Optimal Macronutrient Content of the Diet for Adolescents With Prediabetes; RESIST a Randomised Control Trial

Journal of clinical endocrinology and metabolism, Sarah P. Garnett, Megan Gow, Mandy Ho, Louise A. Baur, Manny Noakes, Helen J. Woodhead, Carolyn R. Broderick, Susie Burrell, Kerryn Chisholm, Jocelyn Halim, Sukanya De, Katherine Steinbeck, Shubha Srinivasan, Geoffrey R. Ambler, Michael R. Kohn and Chris T. Cowell

Context: Prediabetes and clinical insulin resistance in adolescents are rapidly emerging clinical problems with serious health outcomes.

Objective: The objective of this study was to determine the efficacy of 2 structured lifestyle interventions, both differing in diet macronutrient composition, on insulin sensitivity.

Design: This study was a randomized controlled trial, known as Researching Effective Strategies to Improve Insulin Sensitivity in Children and Teenagers, in 2 hospitals in Sydney, Australia.

Participants: Participants included overweight or obese 10- to 17-year-olds with either prediabetes and/or clinical features of insulin resistance.

Intervention: At baseline adolescents were prescribed metformin and randomized to a structured diet, which was either high carbohydrate or moderate carbohydrate with increased protein. The program commenced with a 3-month dietary intervention, with the addition of an exercise intervention in the next 3 months.

Outcomes: The outcomes included an insulin sensitivity, anthropometry, and cardiometabolic profile at 6 months.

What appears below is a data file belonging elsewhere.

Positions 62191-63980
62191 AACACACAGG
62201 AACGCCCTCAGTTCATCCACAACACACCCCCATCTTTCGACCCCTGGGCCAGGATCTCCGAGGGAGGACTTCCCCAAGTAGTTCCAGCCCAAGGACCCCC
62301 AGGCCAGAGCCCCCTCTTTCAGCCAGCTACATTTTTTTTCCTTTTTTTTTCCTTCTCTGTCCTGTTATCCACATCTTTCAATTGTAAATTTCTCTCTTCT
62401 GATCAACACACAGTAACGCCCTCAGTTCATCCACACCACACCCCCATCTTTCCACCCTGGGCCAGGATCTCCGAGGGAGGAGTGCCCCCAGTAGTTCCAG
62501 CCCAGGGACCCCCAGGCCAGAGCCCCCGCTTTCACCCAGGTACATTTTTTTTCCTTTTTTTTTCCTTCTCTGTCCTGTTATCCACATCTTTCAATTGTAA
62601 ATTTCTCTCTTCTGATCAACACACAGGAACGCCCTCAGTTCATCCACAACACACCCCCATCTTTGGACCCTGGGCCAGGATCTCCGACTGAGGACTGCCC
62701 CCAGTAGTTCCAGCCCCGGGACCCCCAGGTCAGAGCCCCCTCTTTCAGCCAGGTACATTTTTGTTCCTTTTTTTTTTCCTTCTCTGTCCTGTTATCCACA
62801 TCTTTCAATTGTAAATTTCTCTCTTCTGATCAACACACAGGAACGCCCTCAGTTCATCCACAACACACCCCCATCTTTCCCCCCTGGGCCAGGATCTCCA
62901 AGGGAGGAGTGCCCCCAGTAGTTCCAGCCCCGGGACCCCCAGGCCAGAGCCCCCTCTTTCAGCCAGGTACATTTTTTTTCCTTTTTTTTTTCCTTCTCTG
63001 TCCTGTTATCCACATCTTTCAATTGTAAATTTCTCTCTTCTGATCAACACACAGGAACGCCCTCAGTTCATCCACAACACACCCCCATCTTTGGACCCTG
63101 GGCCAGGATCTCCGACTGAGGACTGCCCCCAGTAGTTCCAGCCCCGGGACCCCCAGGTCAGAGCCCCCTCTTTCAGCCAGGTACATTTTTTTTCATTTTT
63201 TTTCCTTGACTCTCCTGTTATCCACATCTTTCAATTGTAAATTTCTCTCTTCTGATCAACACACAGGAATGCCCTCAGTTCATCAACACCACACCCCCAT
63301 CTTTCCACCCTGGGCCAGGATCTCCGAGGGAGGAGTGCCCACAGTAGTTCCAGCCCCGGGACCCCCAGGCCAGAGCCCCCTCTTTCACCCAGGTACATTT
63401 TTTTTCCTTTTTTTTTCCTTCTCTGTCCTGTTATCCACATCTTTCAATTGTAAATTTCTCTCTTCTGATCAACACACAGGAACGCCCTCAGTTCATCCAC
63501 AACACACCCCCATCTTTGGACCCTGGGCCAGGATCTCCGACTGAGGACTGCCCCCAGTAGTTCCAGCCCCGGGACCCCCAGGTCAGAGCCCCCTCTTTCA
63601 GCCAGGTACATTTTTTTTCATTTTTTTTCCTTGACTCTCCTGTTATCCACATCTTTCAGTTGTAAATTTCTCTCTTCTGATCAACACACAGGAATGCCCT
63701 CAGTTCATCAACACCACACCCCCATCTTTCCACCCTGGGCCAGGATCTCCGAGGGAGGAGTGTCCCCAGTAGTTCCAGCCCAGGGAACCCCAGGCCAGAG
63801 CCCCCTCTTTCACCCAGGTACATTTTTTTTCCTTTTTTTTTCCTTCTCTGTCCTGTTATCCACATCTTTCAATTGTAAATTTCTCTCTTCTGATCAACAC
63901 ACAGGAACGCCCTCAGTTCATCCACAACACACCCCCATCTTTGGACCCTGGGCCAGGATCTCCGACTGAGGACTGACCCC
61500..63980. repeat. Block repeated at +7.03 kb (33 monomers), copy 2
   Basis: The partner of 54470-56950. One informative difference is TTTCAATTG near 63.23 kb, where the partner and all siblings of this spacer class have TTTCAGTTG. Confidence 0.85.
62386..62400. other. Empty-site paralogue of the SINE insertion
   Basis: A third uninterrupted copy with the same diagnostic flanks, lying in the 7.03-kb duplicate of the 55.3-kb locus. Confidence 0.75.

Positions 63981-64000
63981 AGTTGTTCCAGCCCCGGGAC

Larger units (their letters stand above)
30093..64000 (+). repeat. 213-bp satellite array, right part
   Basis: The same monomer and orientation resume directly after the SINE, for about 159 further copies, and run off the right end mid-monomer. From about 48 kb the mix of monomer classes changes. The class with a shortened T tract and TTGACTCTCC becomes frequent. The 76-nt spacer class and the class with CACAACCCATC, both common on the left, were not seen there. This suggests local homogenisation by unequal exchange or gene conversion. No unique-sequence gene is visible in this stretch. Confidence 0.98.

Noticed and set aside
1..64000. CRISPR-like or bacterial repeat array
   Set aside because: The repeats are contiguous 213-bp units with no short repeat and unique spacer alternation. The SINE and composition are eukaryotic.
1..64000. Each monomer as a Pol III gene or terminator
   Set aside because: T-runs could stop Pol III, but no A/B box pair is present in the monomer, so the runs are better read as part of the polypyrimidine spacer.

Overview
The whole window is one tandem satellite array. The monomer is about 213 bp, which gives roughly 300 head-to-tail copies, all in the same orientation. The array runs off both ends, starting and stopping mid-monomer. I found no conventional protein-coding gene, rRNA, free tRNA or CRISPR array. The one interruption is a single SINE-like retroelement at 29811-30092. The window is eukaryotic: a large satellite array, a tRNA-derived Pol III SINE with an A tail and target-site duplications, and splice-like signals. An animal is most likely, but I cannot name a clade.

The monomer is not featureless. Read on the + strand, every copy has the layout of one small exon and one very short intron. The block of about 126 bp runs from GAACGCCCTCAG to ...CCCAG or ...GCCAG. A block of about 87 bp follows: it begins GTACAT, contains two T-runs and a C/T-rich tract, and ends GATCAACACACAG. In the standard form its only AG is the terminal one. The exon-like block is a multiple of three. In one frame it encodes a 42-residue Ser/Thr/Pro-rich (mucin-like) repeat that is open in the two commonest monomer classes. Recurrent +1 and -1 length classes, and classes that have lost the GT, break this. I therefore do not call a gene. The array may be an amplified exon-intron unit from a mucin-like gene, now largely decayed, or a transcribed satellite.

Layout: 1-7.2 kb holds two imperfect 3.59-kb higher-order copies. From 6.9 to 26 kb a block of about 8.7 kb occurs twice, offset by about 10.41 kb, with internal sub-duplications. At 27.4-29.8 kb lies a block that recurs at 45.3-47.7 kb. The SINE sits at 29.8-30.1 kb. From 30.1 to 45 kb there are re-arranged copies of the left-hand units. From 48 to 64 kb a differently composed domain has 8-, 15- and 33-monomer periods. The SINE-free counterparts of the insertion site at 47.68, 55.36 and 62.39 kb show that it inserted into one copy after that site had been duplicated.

Results: One hundred eleven subjects (66 girls) were recruited and 98 subjects (58 girls) completed the 6-month intervention. After 3 months the mean insulin sensitivity index increased by 0.3 [95% confidence interval (CI) 0.2–0.4]. After 6 months the mean insulin (picomoles per liter) to glucose ratio (millimoles per liter) decreased by 7.2 [95%CI −12.0 to −2.3], body mass index, expressed as a percentage of the 95th centile, decreased by 9% (95% CI −3 to −15), but there was no significant change in the lipids. There were no significant differences in outcomes between the diet groups at any time point.

Conclusions: These results are in contrast with our hypothesis that adolescents randomized to the increased protein diet would have better outcomes. Further strategies are required to better address prediabetes and clinical features of insulin resistance in adolescents.